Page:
U.S. Provisional Patent Application No. 60/425,820 entitled Pressurized Vapor Cycle filed on Nov. 13, 2002; all of which are hereby incorporated by reference in their entireties.

TECHNICAL FIELD

The present invention relates to vending purified water and more particularly, to a water vending apparatus.

BACKGROUND INFORMATION

There is a large, poorly satisfied global need for readily available, adequate tasting, safe, affordable and convenient drinking water. The ability to serve this global need is limited by many factors, one being the economics of the centralized bottling model. Traditionally, less affluent consumers are not well served by branded water as price increases with respect to water quality and trustworthiness. Distributed purification alternatives, such as chemical treatment and carbon filtration, have limited impact on water safety and have significant limitations for consumers, retailers, bottlers, and brand owners.

Water kiosks, i.e., locations, providing containers of water which are typically filled at an off-site location and transported to the kiosk, are prevalent in cities with poor municipal water supplies, and are an inefficient and expensive solution to providing safe drinking water to the masses. Kiosks typically sell water by the jug, and the cost of transport, bottling, and distribution are all passed to the consumer. Environmentally, transport of kiosk-related water jugs increases pollution and traffic congestion.

Additionally, the volume of water capable of being stored at a kiosk in jug-form is finite. In locations such as Mexico City, for example, reducing the number of jugs required to adequately meet the demand for purified water may help resolve the serious logistical problems of the water kiosk. Accordingly, there is a need for an efficient, more reliable, and less expensive means of distributing safe and adequate tasting drinking water.

SUMMARY

In accordance with one aspect of the present invention, a water vending system is disclosed. The water vending system includes a water vapor distillation apparatus and a dispensing device. The dispensing device is in fluid communication with the fluid vapor distillation apparatus and the product water from the fluid vapor distillation apparatus is dispensed by the dispensing device.

Some embodiments of this aspect of the present invention include where the water vapor distillation apparatus includes a source fluid input and an evaporator condenser. The evaporator condenser includes a substantially cylindrical housing and a plurality of tubes in the housing. The source water input is fluidly connected to the evaporator condenser and the evaporator condenser transforms source water into steam and transforms compressed steam into product water. The water vapor distillation apparatus also includes a heat exchanger fluidly connected to said source water input and a product water output. The heat exchanger includes an outer tube and at least one inner tube. The water vapor distillation apparatus also includes a regenerative blower fluidly connected to the evaporator condenser. The regenerative blower compresses steam, and whereby the compressed steam flows to the evaporative condenser where compressed steam is transformed into product water.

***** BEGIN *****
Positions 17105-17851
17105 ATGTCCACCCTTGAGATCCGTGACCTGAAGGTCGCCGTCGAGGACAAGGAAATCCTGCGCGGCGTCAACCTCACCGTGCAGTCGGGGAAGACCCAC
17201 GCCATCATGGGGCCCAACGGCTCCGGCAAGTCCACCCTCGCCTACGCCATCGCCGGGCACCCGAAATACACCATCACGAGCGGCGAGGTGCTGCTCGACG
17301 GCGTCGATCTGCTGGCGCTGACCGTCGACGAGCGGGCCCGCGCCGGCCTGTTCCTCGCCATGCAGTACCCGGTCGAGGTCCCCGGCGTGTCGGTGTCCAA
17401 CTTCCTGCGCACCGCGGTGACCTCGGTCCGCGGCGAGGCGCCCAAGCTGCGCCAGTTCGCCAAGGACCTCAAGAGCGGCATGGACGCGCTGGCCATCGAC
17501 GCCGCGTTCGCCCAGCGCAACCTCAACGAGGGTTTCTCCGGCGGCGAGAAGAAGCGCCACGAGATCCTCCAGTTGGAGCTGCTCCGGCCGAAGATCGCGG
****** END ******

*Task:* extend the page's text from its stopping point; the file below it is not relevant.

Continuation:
Some embodiments of this aspect of the present invention may include one or more of the following: where the water vending system includes a programmable logic controller, where the water vending system includes a primary tank and a secondary tank; where the water vending system includes a fill pump wherein the fill pump pumps water from the primary tank to the secondary tank; where the where the water vending system includes a diffuser in the secondary tank; where the where the water vending system includes at least one sensor; where the where the where the water vending system includes a minimum volume sensor in the primary tank whereby the minimum volume sensor determines whether the primary tank is holding a minimum volume to fill the secondary tank; where the water vending system includes a maximum volume sensor in the primary tank whereby the maximum volume sensor determines whether the primary tank is full; where the water vending system includes an air flow conduit between the primary tank and the secondary tank; where the where the water vending system includes an ultraviolet sterilizer coupled to a fluid path between the primary tank and the secondary tank; where the water vending system includes a nozzle assembly downstream from the secondary tank; and/or where the water vending system includes an ultraviolet sterilizer coupled to a fluid path between the secondary tank and the nozzle assembly.